Elwyn Brooks White was born July 11, 1899 in Mount Vernon, New York. He graduated from Cornell University with a Bachelor of Arts degree in 1921. He began writing, and later joined the newly founded The New Yorker magazine in 1927. This made him moderately famous for the next six decades. He gradually became the most important contributor to The New Yorker at a time when it was arguably the most important American literary magazine.
In the late 1930s he turned his hand to children's fiction on behalf of a niece. His first children's book, Stuart Little, was published in 1945, and Charlotte's Web appeared in 1952. Both were highly acclaimed, and in 1970 jointly won the Laura Ingalls Wilder Medal, a major prize in the field of children's literature. That same year, he published his third children's novel, The Trumpet of the Swan. In 1973, it received the Seqouyah Award from Oklahoma and the William Allen White Award from Kansas. The school children in these states voted and decided this was their "favorite book" of the year.
In 1959 he edited and updated the classic Elements of Style. Originally written and published in 1918 by William Strunk Jr., the book is a handbook of grammatical and stylistic dos and don'ts for written American English. Further editions of the work followed in 1972, 1979, and 1999. It is a standard tool for students and writers.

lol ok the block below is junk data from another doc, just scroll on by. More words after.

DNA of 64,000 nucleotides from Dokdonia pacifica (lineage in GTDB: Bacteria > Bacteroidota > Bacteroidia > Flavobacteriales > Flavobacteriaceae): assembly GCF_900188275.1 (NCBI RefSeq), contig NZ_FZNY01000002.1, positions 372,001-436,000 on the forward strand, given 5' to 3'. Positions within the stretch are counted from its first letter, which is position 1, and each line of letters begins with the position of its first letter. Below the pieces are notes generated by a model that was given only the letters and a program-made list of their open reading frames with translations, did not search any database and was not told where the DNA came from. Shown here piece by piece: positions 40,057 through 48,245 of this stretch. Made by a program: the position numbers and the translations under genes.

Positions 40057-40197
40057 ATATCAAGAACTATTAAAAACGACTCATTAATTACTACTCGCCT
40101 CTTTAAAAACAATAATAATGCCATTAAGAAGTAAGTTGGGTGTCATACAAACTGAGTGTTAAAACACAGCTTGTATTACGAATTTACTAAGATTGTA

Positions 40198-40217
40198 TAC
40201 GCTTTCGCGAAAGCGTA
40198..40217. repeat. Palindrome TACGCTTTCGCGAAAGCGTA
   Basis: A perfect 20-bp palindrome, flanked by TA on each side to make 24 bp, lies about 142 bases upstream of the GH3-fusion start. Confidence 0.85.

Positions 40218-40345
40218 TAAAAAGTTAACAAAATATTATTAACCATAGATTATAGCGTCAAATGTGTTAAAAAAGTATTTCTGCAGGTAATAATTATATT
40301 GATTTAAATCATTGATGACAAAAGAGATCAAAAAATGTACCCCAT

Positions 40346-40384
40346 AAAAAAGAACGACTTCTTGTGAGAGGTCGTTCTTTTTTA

In 1978 he was awarded a special Pulitzer Prize for his work as a whole. Mr. White was awarded the 1971 National Medal for Literature. In 1963, President John F. Kennedy named Mr. White as one of thirty-one Americans to receive the Presidential Medal for Freedom. Mr. White also received the National Institute of Arts and Letters' Gold Medal for Essays and Criticism, and in 1973 the members of the Institute elected him to the American Academy of Arts and Letters, a society of fifty members. He also received honorary degrees from seven colleges and universities. White's style was stereotypically "Yankee": wry, understated, thoughtful, and informed. He was widely regarded as a master of the English language, noted for clear, well-constructed, and charming prose.
White married Katharine Angell in 1929 (also an editor at the magazine and author of Onward and Upward in the Garden) and they had a son, Joel. E. B. White died on October 1, 1985 at his farm home in North Brooklin, Maine and was interred at the Brooklin Cemetery.
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